The Roth IRA offers a lot of flexibility: You can use it to cover education expenses not only for your child, but for you, your spouse or your grandchild, too. Plus, of course, you can use the money for retirement and pay no taxes or penalties if you’ve owned the plan for five years or more and you withdraw money after age 59 ½. That means it can be a strong option if your child decides not to go to college or otherwise does not need money for school.
When your child is in middle school, you can encourage family members to contribute to his or her college fund on birthdays and holidays. This is possible at any age, but it can be extra helpful as your child gets closer to college. Contributors can make a gift by check to 529 plans or use the specific online gifting platform that many 529 plans offer.
You can also involve your child in the saving process. If he or she receives cash gifts or begins to pick up jobs like lawn mowing or babysitting, encourage him or her to contribute a portion to college savings. Set a goal to save a certain amount by the end of the school year and plan to celebrate meeting that goal with a reward, like an outing with friends or a small trip.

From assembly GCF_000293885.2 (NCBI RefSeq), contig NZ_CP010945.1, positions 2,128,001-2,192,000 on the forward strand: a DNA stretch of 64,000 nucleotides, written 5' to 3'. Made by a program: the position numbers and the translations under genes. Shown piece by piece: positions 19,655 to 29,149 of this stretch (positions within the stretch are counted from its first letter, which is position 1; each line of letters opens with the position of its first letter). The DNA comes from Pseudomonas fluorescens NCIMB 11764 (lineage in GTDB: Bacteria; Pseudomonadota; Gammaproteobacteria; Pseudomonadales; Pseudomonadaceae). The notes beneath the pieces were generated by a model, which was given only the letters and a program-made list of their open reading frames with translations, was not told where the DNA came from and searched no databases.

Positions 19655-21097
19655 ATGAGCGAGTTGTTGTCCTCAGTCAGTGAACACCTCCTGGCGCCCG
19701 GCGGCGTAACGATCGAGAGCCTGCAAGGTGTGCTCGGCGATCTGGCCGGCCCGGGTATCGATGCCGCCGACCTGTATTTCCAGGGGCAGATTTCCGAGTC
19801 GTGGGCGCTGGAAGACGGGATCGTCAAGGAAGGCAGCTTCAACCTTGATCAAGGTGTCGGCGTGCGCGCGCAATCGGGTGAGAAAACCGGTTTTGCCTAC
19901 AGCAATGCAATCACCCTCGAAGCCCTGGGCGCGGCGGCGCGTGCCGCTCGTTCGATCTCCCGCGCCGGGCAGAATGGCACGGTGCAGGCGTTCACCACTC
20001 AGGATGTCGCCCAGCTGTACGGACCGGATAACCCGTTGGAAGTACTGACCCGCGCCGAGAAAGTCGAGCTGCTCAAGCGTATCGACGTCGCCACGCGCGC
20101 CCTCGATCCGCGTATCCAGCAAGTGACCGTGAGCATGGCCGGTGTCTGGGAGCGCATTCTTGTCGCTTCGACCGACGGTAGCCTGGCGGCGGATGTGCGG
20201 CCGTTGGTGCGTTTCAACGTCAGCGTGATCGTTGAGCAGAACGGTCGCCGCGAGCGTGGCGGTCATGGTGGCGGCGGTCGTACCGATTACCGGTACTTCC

Once high school starts, use the government’s FAFSA4caster tool to see how much federal financial aid your child might qualify for. That can help you determine how much more to save before they graduate and where your child should apply to school based on your budget.
You won’t be alone in considering your child’s access to financial aid when picking a school. About 82% of parents said they’d prefer their child attend a less renowned college that provides grant aid over a higher-ranked school that offers none.
Begin hunting for scholarships early, and check in with your employer about whether it offers scholarships to employees’ kids. If there’s a gap in your child’s financial aid package and you must take out loans, prioritize federal loans — particularly those for students, not for parents — before private loans. Federal student loans come with benefits that can make payoff more manageable, including income-driven repayment plans and forgiveness programs.
Saving for college is all about balancing multiple priorities at once. When you’re saving for retirement, maintaining a rainy day fund and covering regular and unexpected expenses, college might end up last on the list.
But avoid needing to play catch-up by starting early and choosing accounts that give your money a chance to grow. You and your child will benefit from your forethought, and you’ll get to show your child the value of long-term financial planning up close.
Joe Resendiz is a Research Analyst at ValuePenguin, where he focuses on personal finance and credit research to assist consumers. Previously, Joe specialized on public sector and infrastructure financing at Goldman Sachs. He graduated from the University of Texas at Austin with a BBA in Finance.